Does Spectrum's Q4 Earnings Make It a Buy?
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On 03/12/13, Spectrum Pharmaceuticals (NASDAQ: SPPI) announced its Q42012 results, and its shares declined 35% to $8, setting a new low for the company.
Spectrum is a biotechnology company with integrated commercial and drug development operations with a focus in hematology and oncology. It markets three oncology drugs: Fusilev, Folotyn, and Zevalin. It has a strong track record of licensing and acquiring differentiated drugs. It also has a robust and growing pipeline of product candidates in advanced stage studies. During FY13, it will file 2 New Drug Applications, or NDA's.
Its revenues have grown from $7.7 million in 2007 to over $250 million in 2012 and it has been a profitable company for last 2 years. In FY12 alone, it saw over a 40% growth in product sales and 95% growth in net income.
In the recent earnings announcement, the company indicated a decline in the ordering pattern of its key drug Fusilev, following the recent stabilization of the folate analog market. Let us go into some details
- 4Q12 sales increased 32% y-o-y to $70.1 million, mainly driven by increase in product revenues
- Total R&D expenses doubled to $13.9 million, primarily due to an increase in clinical expenses of $3.7 million, and an increase in drug product expense of $2.1 million.
- Selling, general and administrative expenses increased 7.5% due to increases in advertising, branding, marketing and promotion of its drug products. As a result, operating income increased 18%.
- The company expects strong sales from all three products, and anticipates revenues in the range of $160 to $180 million for FY13. It continues to manage operating expenses and expects to be profitable in 2013.
Fusilev, accounting for 80% of total sales, increased 33% for the full year, but revenues declined on a q-o-q basis despite a mid-single-digit increase in volumes. This was mainly due to an increase in the customer mix that receives government mandated rebates, per 340b regulations
To understand this better - the company sells its products to community doctors, the government, and the discounted hospital. In the second half of FY12, the business shifted more towards accounts qualified for government pricing, especially 340b purchasing, leading to a ten-fold increase in government rebates inclusive of 340b chargebacks ($3.8 million in 2011 to $47.3 million in 2012.)
The company noted that hospital sales are shifting towards generics, but the demand from clinics continues to be stable. However, the company mentioned that going forward; it expects a stable demand from this segment. It also stated that 75% of its sales come from clinic segment, and it expects potential upside in this segment since fully half of the doctors in this market have not been exposed to the drug. When asked about the competition from generic products, management mentioned that it doesn't see it as a serious threat, as the competition is more intense between generic products.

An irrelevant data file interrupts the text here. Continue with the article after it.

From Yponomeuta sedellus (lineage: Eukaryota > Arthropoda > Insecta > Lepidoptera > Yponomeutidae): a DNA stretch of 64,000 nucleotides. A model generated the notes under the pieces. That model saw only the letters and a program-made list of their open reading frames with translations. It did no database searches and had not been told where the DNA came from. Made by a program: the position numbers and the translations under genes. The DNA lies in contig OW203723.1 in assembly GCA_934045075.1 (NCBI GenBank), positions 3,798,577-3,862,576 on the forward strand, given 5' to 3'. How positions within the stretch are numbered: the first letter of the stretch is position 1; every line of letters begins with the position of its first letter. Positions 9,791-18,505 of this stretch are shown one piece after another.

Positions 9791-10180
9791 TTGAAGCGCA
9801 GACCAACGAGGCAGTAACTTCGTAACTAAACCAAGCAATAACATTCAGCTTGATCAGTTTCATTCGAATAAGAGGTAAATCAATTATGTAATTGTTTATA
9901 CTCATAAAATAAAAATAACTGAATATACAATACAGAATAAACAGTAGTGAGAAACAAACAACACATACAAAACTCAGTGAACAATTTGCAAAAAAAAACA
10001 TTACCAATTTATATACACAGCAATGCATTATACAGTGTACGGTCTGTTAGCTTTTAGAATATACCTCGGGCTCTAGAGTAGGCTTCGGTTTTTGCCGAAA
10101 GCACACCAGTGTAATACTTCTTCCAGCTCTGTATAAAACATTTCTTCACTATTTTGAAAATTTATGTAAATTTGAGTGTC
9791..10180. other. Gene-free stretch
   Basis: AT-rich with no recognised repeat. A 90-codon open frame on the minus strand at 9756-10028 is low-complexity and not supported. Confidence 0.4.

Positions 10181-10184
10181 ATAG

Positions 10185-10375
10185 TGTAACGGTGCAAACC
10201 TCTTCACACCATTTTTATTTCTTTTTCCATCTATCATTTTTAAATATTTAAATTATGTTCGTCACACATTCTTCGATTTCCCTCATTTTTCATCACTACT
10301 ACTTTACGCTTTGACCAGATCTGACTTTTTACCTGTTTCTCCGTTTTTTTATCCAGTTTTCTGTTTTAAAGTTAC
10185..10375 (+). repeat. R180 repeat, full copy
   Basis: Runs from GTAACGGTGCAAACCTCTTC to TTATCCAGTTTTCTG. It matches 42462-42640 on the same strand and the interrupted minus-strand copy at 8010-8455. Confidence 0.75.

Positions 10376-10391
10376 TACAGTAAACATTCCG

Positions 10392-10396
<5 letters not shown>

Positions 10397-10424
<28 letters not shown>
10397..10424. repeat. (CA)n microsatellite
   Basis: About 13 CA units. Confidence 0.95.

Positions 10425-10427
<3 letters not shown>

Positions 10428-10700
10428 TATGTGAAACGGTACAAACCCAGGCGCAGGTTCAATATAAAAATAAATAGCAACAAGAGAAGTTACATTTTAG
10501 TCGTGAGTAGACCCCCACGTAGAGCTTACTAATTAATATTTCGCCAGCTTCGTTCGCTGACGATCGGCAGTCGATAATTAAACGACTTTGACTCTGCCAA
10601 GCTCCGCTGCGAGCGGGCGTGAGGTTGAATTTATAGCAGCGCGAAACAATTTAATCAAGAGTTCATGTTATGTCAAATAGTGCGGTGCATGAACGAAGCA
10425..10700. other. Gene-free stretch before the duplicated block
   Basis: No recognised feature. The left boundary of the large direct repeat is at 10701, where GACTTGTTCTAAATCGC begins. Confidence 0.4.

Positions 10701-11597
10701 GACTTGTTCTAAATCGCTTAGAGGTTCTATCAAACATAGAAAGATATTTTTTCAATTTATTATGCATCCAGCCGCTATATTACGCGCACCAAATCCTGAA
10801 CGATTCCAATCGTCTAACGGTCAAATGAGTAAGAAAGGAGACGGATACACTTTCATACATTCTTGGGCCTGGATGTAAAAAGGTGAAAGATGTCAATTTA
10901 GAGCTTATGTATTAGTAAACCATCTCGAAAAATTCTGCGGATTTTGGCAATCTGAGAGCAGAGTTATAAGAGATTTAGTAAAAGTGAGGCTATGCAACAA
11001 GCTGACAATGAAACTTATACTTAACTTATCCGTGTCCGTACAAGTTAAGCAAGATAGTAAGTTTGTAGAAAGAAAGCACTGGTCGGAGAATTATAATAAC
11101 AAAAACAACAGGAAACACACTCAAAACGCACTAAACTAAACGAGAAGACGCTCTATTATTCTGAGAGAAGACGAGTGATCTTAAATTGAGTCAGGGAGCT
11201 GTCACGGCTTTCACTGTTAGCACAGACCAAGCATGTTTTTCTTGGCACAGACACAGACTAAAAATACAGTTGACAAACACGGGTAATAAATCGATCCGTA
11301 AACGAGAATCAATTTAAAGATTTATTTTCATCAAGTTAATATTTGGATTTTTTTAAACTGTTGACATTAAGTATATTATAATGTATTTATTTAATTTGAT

Spectrum has more than a dozen other drugs in development in its pipeline. Further, it has broadened its scope with the recent purchase of Allos Therapeutics, bringing along its lymphoma drug, Folotyn (which for the 4 months since acquisition had sales of $20.4 million) as well as cost savings. Further, in 4Q12 it established its global footprint (in EU and Japan) as the single worldwide owner of Zevalin (which for the nine months since acquisition had sales of $30.3 million). It has also recently secured rights for the bladder-cancer drug Apaziquone, and according to management this has tremendous growth opportunity as no drug has been approved and marketed in this segment in the US for more than 20 years.
Healthy balance sheet
The company ended the year with $143 million in cash which it can use to fund acquisitions, new drug development, and return to shareholders. In FY12, it paid its first dividend payment of $9 million to shareholders. It also has in place a $100 million share repurchase program with a balance of $88 million.
Spectrum has two key competitors who are also expected to benefit from their strong pipeline of drugs:
Biogen Idec (NASDAQ: BIIB) was recently upgraded to a Buy rating from a Hold rating by Canaccord Genuity, based on the company's increased confidence in its Tecfidera launch and the huge potential of the drug. Apart from its strong pipeline (in Tecfidera, Tysabri and the hemophilia franchise), the company boasts strong free cash flow generation characteristics, combined with low financial leverage.
Roche (NASDAQOTH: RHHBY) owns some of the world's best-selling oncology drugs like Avastin, Herceptin, and Rituxan, and these drugs have helped the company to achieve sales of $5 billion. However, sales of these drugs are expected to be lower in the future, as the European patents for Rituxan and Herceptin will expire in late 2013 and mid-2014 respectively.
Biotech investment is always risky until it begins to realize its potential. Key parameters while investing in biotech companies include both cash on hand, and a strong pipeline of products and Spectrum has both. The slowdown in its key product Fusilev is a concern, but as a mitigant, it is also experiencing positive sales growth for Folotyn and Zavalin.
In comparison with its key competitors, it is much smaller in size on the sales front but its margins are not far behind. With a strong PE of 5.42, EPS of $1.46 supported by a steady growth and solid pipeline, Spectrum seems like a good bet.
Its revenues have grown from $7.7 million in 2007 to over $250 million in 2012 and it has been a profitable company for last 2 years. In FY12 alone, it saw over 40% growth in product sales and 95% growth in net income.
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